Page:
ANNAPOLIS, Md. – Wes Moore had his left hand firmly placed on a Bible that once belonged to famed abolitionist Frederick Douglass. With his right hand raised, he created a new page in the history books as he took the oath of office, becoming Maryland’s first Black governor and only the third Black governor elected in the history of the United States.
Moore was sworn in alongside his family, new Lt. Gov. Aruna Miller and state lawmakers inside the Senate chamber of the Maryland State House in Annapolis before taking the oath of office once more during a public ceremony outside the historic building before a large cheering crowd.
“Today is not the victory — today is the opportunity,” Moore said in his inaugural remarks. “An opportunity to lead with love. An opportunity to create with compassion. An opportunity to fight fearlessly for our future.”
The new governor addressed the crowd following a soul-stirring performance of “God Bless America” by the Morgan State University Choir, a ceremonial 19-gun salute and inaugural flyover and a heart warming introduction by Oprah Winfrey, who began her epic media career in Maryland.
In his address, Moore reiterated several themes he spoke about during his campaign, including his view that the state– which is one of the wealthiest in the nation– is “asset-rich but strategy-poor.” He outlined some key policy priorities on child poverty, the economy, climate change and crime that he says will address those issues. Going forward, Moore said that Maryland will leave no one behind.
Moore’s inauguration was punctuated by references to Black history. Among those were the acknowledgement of the enslaved Africans who once arrived by ship to Maryland’s shores and the Baltimore native who became the first Black justice in the U.S. Supreme Court.
“As we stand here today, looking out over Lawyers’ Mall, and you can see right there the memorial to Justice Thurgood Marshall, it’s impossible not to think about our past and our path,” he said. “We’re blocks away from the Annapolis docks, where so many enslaved people arrived in this country against their will. And we are standing in front of a capitol that was built by their hands.”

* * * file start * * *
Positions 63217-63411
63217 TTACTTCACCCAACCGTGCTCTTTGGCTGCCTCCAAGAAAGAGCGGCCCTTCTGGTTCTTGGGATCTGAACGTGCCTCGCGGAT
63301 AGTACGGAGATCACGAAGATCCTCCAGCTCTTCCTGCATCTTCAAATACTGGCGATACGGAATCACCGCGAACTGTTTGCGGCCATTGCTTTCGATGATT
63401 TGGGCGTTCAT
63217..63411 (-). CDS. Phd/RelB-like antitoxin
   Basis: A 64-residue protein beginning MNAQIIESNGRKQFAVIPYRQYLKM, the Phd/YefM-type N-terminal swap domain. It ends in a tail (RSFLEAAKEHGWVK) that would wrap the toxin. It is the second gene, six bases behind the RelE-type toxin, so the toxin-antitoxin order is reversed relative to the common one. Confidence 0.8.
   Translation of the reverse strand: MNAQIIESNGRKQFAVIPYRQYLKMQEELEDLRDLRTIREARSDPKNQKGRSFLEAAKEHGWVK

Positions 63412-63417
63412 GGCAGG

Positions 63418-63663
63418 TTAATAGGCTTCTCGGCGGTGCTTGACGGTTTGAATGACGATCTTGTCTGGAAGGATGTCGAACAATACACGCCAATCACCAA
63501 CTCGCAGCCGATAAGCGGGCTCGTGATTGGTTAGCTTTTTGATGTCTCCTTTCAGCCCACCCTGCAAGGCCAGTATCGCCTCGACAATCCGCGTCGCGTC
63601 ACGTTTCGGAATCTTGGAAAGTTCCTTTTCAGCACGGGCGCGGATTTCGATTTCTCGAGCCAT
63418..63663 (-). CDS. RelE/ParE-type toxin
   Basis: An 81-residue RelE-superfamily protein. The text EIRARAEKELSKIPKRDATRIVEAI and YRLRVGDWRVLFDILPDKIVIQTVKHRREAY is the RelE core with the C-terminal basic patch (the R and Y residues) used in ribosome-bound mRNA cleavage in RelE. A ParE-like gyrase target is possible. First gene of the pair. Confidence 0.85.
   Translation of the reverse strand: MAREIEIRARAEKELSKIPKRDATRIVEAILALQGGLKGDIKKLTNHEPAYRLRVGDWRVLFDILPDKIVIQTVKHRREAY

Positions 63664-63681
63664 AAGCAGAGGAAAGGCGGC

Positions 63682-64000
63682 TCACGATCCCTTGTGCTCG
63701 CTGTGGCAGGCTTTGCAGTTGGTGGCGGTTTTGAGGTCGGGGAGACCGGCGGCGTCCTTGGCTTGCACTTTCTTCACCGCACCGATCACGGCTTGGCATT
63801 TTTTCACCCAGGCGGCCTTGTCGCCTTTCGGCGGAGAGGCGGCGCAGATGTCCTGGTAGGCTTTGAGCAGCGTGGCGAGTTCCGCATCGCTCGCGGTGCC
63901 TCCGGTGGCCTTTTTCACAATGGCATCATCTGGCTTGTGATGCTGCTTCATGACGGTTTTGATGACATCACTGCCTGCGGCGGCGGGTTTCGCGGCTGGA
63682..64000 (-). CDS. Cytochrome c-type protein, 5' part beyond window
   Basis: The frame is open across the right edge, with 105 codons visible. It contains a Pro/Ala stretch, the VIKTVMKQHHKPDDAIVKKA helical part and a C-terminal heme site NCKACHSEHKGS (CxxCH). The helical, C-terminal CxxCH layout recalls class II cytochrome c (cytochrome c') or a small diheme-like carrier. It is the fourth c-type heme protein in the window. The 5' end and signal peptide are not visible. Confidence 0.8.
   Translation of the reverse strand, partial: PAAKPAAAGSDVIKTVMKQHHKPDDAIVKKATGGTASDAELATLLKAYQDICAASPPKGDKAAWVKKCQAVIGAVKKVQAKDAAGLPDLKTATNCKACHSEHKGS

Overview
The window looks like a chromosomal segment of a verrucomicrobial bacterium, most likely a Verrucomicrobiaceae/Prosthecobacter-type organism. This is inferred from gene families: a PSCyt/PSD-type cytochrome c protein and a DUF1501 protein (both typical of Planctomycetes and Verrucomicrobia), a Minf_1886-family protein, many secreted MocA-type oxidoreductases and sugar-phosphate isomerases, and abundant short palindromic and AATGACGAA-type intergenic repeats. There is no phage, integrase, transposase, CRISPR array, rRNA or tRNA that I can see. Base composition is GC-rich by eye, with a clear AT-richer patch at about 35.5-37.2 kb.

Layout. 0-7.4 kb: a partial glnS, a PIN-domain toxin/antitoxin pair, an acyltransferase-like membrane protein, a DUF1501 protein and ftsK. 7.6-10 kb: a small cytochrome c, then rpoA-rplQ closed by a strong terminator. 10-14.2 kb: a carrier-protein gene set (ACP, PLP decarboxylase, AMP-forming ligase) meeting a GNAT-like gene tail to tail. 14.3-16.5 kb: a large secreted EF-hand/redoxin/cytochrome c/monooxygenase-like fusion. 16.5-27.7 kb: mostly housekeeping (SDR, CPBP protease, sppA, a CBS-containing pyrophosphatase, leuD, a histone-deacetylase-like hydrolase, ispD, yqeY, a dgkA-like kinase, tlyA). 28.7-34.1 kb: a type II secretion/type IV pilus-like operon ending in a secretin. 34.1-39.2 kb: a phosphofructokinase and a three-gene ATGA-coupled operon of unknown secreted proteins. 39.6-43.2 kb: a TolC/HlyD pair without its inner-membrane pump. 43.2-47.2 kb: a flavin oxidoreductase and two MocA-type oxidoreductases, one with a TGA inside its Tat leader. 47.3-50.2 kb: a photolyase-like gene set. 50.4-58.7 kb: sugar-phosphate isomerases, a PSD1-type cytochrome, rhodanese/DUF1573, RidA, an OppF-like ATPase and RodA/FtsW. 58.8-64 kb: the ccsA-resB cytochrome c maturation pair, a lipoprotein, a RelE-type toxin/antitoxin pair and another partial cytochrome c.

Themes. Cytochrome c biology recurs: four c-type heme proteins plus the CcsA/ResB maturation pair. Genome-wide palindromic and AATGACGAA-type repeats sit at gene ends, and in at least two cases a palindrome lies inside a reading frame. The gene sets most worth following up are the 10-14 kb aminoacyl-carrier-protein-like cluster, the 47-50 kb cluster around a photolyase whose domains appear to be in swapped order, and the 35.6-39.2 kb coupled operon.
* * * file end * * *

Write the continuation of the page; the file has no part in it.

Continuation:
The Maryland native began inauguration day with a wreath-laying ceremony at the Annapolis City Dock. The dock is also home to a memorial to Kunta Kinte and Alex Haley, who wrote “Roots” about his enslaved ancestor. It has been designated as a “site of memory,” honoring those Africans who came to Maryland after crossing the Atlantic during the Middle Passage.
Moore also reflected on what it means to be elected Maryland’s first Black governor in an interview just hours before being sworn-in.
“It’s humbling because I know the history. I know the history of the state and I fully appreciate it. I’m thankful for the fact that I’m able to break through a wall because many people have been working to create cracks in it for many, many years. And many, many generations,” Moore tells ESSENCE.
However, he noted that his goal was not to make history but to move Maryland forward. “They voted for me because they knew or they felt that I was the person that can help to address the issues in their lives,” he says.
During his inaugural remarks Moore also acknowledged his mother Joy Moore, who immigrated to the U.S. from Jamaica and Lt. Gov. Aruna Miller’s mother, Hema who like Miller immigrated from India. He also shared why it’s so important for him to show pride in being a Caribbean American.
“I’m very proud of my Caribbean history and heritage. It matters deeply to me because I think of that spirit, you know of my mom and my grandpa and that runs through me. I’m proud of that history. I’m proud to say that I’m the child of an immigrant from Jamaica and it’s something that I know has helped to guide my life,” Moore tells ESSENCE.
The 44-year-old Democrat and political newcomer is an army veteran, best-selling author and former non-profit executive. He won a landslide victory over Republican Dan Cox last November. Moore’s 32-percentage-point victory over Cox marked the largest winning margin for any governor in the state in nearly four decades.
Moore’s win was punctuated by the victory of another Black elected official, with Anthony Brown becoming the state’s first Black Attorney General. They now join the state’s treasurer, Dereck E. Davis and House Speaker, Adrienne A. Jones, both of whom are Black, representing an unprecedented concentration of Black state-level power.
The state’s economy will be a priority for Moore as he takes office, and he says that “we do not have to choose between a competitive economy and an equitable one.”
He continued by outlining some of his plans, including his desire to enact a $15 minimum wage, his emphasis on clean energy, cybersecurity, and police reform, as well as other ideas like increasing funding for youth mental health programs.
“Now is the time for us to march forward and to march as one, and let us march on until victory is won.”